Best Irish Whiskey


The whiskey trade is surging, and no sector of it more so than Irish whiskey. Irish whiskey sales have grown by 17.5% in the United States, and recent reports have Jameson alone up by 25%.

Hibernian hootch is more popular than ever, and partly because of that, labels unfamiliar to any but Irish eyes are beginning to appear in bars around the world. If you want to try something new, how do you choose what whiskey to go with your beer and a shot?

Top 5 Irish Whiskeys*
1.  Tullamore DewThe No. 2 whiskey in Ireland takes the No. 1 slot on our list. While some Jameson fans might cry “foul,” Tullamore Dew was the top choice for roughly half of our contributing writers and the outside experts we inquired with, as well as the clear favorite among our readers. It’s light, fruity flavor sets it apart from most of the other Irish whiskeys considered for this article, and is a big part of why the whiskey has such a devoted following.

Tullamore Dew’s status vis-a-vis Jameson is not really so surprising for those who know the whiskey business. Tullamore Dew was bought out by New Midleton decades ago, and Midleton’s main product is none other than Jameson. After many years of second-tier status in its company, it shouldn’t be surprising that Tullamore is No. 2 in sales, but that doesn’t make it No. 2 on our list.

2. Jameson:  Those sales statistics might not be everything, but they also don’t lie. Among our writers and experts, Jameson was the top choice about half the time, and the second choice in many instances. The whiskey is ubiquitous, and drinkers are thirsty for it around the world. One whiskey in Ireland might be a little better, but not two.

3. Bushmills BlackThe “protestant” entry in our Top 5 Irish whiskeys, Bushmills Black beats out both other whiskeys and Bushmills Original. If you want those earthy, caramel, and toffee-like qualities that define so much of what Bushmills is about, then this is the whiskey for you. While opinions were divided about what the best Irish whiskey was, most of our experts and writers agreed on Bushmills Black as their third choice.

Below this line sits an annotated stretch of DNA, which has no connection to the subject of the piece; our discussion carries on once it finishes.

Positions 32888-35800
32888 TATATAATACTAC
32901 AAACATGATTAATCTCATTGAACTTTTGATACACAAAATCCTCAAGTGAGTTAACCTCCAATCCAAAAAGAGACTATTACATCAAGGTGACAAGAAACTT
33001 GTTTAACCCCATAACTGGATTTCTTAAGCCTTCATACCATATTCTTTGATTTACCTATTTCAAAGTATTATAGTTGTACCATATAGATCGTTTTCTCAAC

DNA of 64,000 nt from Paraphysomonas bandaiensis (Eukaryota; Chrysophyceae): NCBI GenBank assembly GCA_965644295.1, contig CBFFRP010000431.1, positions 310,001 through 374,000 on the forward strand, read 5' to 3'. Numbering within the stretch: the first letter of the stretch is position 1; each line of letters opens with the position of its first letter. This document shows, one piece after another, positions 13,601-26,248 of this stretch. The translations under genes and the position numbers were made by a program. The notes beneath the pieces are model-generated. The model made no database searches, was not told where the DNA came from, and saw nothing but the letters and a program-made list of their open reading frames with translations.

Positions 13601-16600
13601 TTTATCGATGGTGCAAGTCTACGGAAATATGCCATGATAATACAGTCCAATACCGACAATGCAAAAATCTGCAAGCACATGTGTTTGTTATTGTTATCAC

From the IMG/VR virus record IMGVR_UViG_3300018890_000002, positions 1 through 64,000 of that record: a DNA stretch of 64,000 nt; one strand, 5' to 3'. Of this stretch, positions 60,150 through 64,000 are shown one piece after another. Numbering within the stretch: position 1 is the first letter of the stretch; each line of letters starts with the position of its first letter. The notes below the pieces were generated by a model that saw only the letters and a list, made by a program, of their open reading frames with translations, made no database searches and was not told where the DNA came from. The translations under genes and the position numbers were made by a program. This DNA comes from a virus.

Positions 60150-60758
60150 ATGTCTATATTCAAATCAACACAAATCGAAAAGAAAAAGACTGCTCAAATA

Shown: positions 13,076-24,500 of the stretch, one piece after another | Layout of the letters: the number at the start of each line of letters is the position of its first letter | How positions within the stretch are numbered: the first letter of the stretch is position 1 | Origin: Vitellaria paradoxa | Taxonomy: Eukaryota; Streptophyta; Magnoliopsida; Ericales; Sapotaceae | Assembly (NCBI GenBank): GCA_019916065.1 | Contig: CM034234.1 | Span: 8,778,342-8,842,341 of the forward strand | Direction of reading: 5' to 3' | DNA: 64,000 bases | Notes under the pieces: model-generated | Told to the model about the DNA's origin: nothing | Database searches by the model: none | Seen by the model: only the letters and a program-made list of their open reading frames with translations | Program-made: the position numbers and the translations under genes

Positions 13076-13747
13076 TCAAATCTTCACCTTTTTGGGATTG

4. Powers: Powers might have only a small following, but that following is devoted. When I spoke to The Whiskey Reviewer’s circle of writers, friends and contacts about basic Irish whiskeys, only a few picked something other than Tullamore Dew and Jameson, but those few all picked Powers, and picked it enthusastically. Our reader poll turned up only a few supporters for Powers as well, but those supporters e-mailed us. Powers might not be the very best of the entry-level Irish whiskeys, but it has that special something that provokes passionate feelings from those who love it.

5. ClontarfA relative newcomer to Irish whiskey, Clontarf is on this list at No. 5 due in large part to its fan following, who like it for its lighter, crisper character. It has the butterscotch-like character that defines so many Irish whiskeys, but without the earthy, scotch-like heaviness that turns some drinkers off.

Considered, but not ranked: Paddy, Bushmills Original

*This article deals strictly with entry-level, no aging statement Irish whiskey. Older Irish whiskeys and malt Irish whiskeys will be dealt with in future articles.
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  1. Hey! Thanks for this Whiskey Site! I just have a question. Is this listing for best Irish Whiskeys under $30.00. The reason I ask is I am an avid Whiskey Collector and all of these seem to be value Irish Whiskey bottles. My Top 5 is the following:

    1. Middleton Very Rare
    2. Bushmills 21
    3. Bushmills 16
    4. Jameson 18
    5. Connemara Single Cask

  2. Chad – you guessed almost right. If you look at the asterisked footnote, you’ll see this is about entry-level, basic, no-aging statement Irish whiskey, and all of those do indeed go for less than $30 a bottle.

    We will do an old Irish whiskey Top 5 sometime in the future, and that’s where Midleton Very Rare and Jameson 18 will be contenders.

  3. In your future article, consider Knappogue Castle 14 yo single malt twin cask with Oloroso sherry aging – non chill filtered and bottled at 46% ABV. For a Scotch drinker, this does not disappoint. I can get it here in NH but not sure how available it is elsewhere. It sells here for 50 bucks. This tops my Irish list.

  4. Not only does it say at the foot of the article:

    “*This article deals strictly with entry-level, no aging statement Irish whiskey. Older Irish whiskeys and malt Irish whiskeys will be dealt with in future articles.”

    But the blog owner actually came in here and commented it was basic stuff. Can’t people READ?

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